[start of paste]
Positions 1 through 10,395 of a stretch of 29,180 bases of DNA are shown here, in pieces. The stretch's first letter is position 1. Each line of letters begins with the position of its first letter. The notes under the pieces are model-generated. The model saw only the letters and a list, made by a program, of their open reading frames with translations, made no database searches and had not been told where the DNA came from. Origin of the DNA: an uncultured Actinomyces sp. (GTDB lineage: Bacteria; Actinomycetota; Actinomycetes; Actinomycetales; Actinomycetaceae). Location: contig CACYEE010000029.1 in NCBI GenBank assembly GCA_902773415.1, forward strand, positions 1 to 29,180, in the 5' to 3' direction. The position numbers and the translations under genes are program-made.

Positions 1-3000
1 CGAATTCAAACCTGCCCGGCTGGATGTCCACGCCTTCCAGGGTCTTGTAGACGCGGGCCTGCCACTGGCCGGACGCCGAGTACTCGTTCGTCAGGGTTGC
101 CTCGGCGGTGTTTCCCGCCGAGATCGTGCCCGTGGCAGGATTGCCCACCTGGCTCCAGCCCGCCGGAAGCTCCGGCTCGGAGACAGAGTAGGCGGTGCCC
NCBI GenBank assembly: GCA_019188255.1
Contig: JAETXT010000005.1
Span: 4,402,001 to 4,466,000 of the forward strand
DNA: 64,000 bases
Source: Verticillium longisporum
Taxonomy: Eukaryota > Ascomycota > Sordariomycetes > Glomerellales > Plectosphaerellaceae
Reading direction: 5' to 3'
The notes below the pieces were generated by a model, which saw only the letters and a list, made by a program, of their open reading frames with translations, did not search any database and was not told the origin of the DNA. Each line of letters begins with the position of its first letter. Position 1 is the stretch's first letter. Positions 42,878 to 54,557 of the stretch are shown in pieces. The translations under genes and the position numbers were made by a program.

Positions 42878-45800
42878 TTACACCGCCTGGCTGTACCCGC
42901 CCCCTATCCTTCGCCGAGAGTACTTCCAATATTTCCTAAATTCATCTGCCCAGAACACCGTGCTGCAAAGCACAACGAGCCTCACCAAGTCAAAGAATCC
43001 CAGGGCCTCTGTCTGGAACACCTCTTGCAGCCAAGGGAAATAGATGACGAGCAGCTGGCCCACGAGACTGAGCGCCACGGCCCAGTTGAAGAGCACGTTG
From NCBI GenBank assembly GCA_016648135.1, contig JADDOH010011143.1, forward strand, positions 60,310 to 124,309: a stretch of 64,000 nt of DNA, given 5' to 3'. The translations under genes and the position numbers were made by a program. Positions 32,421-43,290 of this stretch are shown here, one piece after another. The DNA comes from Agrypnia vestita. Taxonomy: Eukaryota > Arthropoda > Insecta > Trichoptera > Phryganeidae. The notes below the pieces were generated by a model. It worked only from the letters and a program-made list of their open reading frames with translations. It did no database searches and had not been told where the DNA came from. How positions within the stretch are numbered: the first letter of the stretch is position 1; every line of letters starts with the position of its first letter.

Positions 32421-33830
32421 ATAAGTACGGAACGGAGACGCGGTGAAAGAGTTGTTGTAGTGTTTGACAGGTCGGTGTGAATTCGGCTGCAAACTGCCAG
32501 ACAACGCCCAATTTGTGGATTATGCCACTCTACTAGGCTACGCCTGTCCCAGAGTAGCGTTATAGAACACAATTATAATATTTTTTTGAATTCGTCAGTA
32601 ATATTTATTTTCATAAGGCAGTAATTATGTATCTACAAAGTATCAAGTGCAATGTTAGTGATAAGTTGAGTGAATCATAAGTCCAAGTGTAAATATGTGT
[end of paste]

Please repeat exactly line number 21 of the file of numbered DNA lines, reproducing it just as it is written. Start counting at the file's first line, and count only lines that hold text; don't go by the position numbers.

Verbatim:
32601 ATATTTATTTTCATAAGGCAGTAATTATGTATCTACAAAGTATCAAGTGCAATGTTAGTGATAAGTTGAGTGAATCATAAGTCCAAGTGTAAATATGTGT